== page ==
Tuesday, October 21, 2008

On Capitalism - James K. Galbraith

[James K. Galbraith is professor of government at the LBJ School at the University of Texas, Austin.]

The following is excerpted from an article by James K. Galbraith, titled "Plan," in the November 2008 issue of Harper's magazine.

"The problem is not how to save capitalism but how to save the unique and successful mixed economy built in the United States over the eighty-five years since the New Deal. Our system is not capitalism. Our economy has a large public sector, which at its best was competently concerned with research, defense, financial stability, environmental safety, social security, and large measures of education, health care, and housing. Today, after thirty years of attack on government [since Reagan?], all these functions are damaged and in peril.

"The rot comes from predators posing as conservatives and mouthing the rhetoric of 'free markets.' They are not actually interested in free markets. Their goal is to use the government to build monopolies, to control resources, to block regulation, to crush unions, to divert as much as possible from taxpayers into private pockets. They have a reckless attitude toward war-making and they put the financial system in peril by failing to enforce standards of ethics and transparency. As a result, they imperil the country's credit in the world. True conservatives recognize this, which is why they defected from Bush and McCain long ago. ...

"'Planning' has been a dirty word in American politics for decades. For the hard-line right, planning destroyed freedom: it was the 'road to serfdom.' Anti-planners also thought it a failure; for them the collapse of the U.S.S.R. was due to 'central planning.' But without public planning, who is in charge? Lobbyists who represent the private planning of the great corporations. The public interest ceases to exist, and the public sector becomes nothing more than a trough at which private interests come to feed. ...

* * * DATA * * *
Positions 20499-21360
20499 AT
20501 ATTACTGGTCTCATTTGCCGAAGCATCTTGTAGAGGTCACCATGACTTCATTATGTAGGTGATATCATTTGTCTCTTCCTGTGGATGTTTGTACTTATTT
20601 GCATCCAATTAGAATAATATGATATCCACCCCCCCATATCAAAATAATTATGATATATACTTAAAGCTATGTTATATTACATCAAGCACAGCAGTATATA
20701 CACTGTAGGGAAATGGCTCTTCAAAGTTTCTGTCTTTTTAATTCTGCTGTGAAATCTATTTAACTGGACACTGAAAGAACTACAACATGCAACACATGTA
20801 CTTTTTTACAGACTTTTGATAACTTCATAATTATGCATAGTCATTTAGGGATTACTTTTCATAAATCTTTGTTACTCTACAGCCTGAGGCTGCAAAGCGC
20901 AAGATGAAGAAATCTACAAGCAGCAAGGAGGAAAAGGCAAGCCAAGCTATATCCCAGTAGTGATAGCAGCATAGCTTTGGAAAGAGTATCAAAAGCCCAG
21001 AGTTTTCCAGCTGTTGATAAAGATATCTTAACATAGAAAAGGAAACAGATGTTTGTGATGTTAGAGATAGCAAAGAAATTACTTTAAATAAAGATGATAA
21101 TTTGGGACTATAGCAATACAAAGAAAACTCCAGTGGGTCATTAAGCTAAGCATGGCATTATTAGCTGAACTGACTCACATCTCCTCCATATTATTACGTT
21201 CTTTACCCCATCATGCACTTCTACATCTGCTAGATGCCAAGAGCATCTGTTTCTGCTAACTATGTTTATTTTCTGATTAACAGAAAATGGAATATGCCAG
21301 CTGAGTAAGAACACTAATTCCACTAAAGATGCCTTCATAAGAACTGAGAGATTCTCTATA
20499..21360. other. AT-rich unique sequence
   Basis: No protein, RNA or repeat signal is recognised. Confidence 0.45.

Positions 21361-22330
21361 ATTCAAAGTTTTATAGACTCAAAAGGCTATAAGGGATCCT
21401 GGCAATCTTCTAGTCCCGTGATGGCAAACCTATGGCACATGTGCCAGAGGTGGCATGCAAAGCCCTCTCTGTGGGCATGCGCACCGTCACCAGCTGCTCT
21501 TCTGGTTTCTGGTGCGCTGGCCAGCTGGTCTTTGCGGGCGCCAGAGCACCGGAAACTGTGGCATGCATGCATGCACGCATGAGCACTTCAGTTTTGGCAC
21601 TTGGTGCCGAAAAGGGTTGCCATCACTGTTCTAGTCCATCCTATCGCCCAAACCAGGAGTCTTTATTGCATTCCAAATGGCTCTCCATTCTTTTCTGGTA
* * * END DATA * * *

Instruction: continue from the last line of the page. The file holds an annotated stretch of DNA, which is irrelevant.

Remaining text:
"Imagine a Federal Department of Energy and Climate with real independence. It could make an honest evaluation of ethanol. It could review the prospects and assess the dangers of next-generation nuclear power. It could make a judgment on carbon capture. It could consider all the serious conservation proposals ... it could fund new research centers in the major universities, so that in a decade the country will have trained the experts we need to implement the plans we make. ...

"... Clearly, the challenge is daunting. But it's not hopeless. If the country gets it right, all of us can have work for a generation, a better living standard afterward, and leave the planet more or less intact. And in addition, we stand a chance, otherwise improbable, of persuading the rest of the world to keep our lines of credit open."

Reading that, we must ask ourselves, who of the two presidential candidates, would be most likely to take seriously the need to plan; the need to rise above petty intramural squabbles and partisan bickering to take a new look at the problems we face and the possible solutions available?

Would it be Mr. McCain, the angry, impetuous, war-monger, who seems to lack, not only viable ideas with relation to the challenge of which Mr. Galbraith speaks, but the ability to plan even a presidential campaign as we have seen it derail beginning with his choice of Sarah Palin and his desperation exposed by clueless flailing around and finally stooping, as a last-resort, to character assassination?

Or would it be Mr. Obama, the man who has shown us clearly what mettle he is made of, refusing to respond in kind to the McCain campaign's bitter and hateful rhetoric, but calmly and coolly insisting on speaking about the issues that matter, exhibiting a sense of careful and even bi-partisan planning in the presidential race as well as a thoughtful, reasoned, and measured response to national and world crises?

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